Shifting the Liability

Card associations have adopted policies and deadlines that will require merchants and financial institutions to migrate to EMV chip cards.

March 1, 2013

Card associations have adopted policies and deadlines that will require merchants and financial institutions to migrate to EMV chip cards.

Some important dates in that migration are:
 
April 1, 2013: Visa and MasterCard require U.S. acquirer processors and subprocessor service providers to support merchant acceptance of EMV transactions.
 
April 19, 2013: MasterCard shifts ATM transaction liability to ATM owners and operators for counterfeit fraud on interregional transactions—involving Maestro cards from outside the U.S. used at an ATM in the U.S.—if a chip card is presented at an ATM that isn’t equipped for chip transactions.
 
Oct. 1, 2015: Visa and MasterCard shift counterfeit fraud liability for card-present transactions at the point-of-sale to a merchant’s acquirer if a contact chip card is presented to a merchant that hasn’t adopted a contact chip terminal, except for merchants that sell fuel.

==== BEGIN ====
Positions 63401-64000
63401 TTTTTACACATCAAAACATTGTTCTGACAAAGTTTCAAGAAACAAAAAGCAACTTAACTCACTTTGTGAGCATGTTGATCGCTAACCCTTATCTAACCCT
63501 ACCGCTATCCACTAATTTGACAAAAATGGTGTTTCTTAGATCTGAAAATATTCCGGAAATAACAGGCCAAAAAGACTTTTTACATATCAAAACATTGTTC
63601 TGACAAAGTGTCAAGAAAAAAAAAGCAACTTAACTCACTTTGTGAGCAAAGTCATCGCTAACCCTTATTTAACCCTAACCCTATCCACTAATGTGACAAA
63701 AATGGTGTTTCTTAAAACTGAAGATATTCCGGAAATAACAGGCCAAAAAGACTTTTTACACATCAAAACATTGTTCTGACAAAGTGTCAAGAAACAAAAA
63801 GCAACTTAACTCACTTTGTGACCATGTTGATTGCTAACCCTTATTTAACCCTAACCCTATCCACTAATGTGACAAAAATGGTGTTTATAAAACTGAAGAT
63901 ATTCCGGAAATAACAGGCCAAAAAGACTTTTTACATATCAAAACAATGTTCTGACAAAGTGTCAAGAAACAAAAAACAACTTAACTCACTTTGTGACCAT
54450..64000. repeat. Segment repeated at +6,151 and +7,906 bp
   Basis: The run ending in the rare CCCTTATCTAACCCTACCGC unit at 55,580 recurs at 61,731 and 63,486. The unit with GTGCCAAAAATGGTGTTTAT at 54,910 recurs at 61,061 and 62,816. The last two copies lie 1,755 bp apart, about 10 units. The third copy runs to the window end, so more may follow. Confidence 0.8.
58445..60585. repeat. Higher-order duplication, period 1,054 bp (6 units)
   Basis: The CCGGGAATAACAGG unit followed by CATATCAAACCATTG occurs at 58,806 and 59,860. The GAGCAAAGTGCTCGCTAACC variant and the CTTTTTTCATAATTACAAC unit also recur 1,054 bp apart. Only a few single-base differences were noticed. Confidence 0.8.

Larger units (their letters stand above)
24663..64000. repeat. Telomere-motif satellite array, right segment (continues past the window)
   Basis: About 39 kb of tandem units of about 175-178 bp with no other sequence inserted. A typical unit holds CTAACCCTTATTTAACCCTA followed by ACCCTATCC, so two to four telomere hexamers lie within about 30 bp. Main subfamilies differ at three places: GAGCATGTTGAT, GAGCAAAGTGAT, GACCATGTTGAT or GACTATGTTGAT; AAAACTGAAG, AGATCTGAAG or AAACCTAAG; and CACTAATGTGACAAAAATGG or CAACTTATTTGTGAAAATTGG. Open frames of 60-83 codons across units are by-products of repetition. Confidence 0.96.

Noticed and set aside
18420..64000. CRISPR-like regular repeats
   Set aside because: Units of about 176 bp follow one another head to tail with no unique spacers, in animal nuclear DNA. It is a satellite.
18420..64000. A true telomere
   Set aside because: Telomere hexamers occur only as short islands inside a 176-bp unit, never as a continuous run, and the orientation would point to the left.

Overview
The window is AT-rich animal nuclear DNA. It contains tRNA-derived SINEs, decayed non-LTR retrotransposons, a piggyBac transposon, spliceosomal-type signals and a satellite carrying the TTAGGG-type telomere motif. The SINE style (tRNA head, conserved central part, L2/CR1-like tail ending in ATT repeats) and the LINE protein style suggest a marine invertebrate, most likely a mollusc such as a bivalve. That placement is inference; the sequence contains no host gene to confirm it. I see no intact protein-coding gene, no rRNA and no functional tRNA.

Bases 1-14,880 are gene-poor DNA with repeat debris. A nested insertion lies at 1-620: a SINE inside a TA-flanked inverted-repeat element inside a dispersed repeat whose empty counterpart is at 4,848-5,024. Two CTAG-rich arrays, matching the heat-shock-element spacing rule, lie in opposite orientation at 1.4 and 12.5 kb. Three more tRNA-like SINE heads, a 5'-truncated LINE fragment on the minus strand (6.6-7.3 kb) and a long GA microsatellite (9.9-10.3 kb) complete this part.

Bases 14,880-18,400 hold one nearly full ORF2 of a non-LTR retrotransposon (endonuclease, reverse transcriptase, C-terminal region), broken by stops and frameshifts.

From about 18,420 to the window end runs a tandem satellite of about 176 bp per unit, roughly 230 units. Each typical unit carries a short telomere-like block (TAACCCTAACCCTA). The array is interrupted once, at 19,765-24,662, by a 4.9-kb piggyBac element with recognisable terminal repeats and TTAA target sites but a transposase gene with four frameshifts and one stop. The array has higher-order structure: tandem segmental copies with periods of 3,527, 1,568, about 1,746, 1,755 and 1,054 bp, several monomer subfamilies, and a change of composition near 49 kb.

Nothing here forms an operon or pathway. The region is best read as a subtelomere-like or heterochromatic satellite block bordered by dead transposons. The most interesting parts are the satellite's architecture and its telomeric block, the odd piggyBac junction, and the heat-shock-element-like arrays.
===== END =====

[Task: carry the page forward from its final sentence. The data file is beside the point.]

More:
MasterCard will extend beyond that base to offer a full liability shift to merchants when more than 95% of a merchant’s transactions originate from an EMV contact and EMV contactless terminal.
 
October 2016: MasterCard’s ATM transaction liability shift for ATM owners and operators extends to U.S. cards as well as interregional cards.
 
MasterCard is expected to introduce a liability hierarchy that favors chip cards for all MasterCard branded products in the ATM channel.
 
October 2017: Visa’s ATM transaction liability shift will apply.
 
For fuel-selling merchants, Visa and MasterCard liability shift takes effect for transactions generated from automated fuel dispensers. MasterCard will continue to extend its full liability shift to merchants meeting the 95% provision.
 
Sources: Visa and MasterCard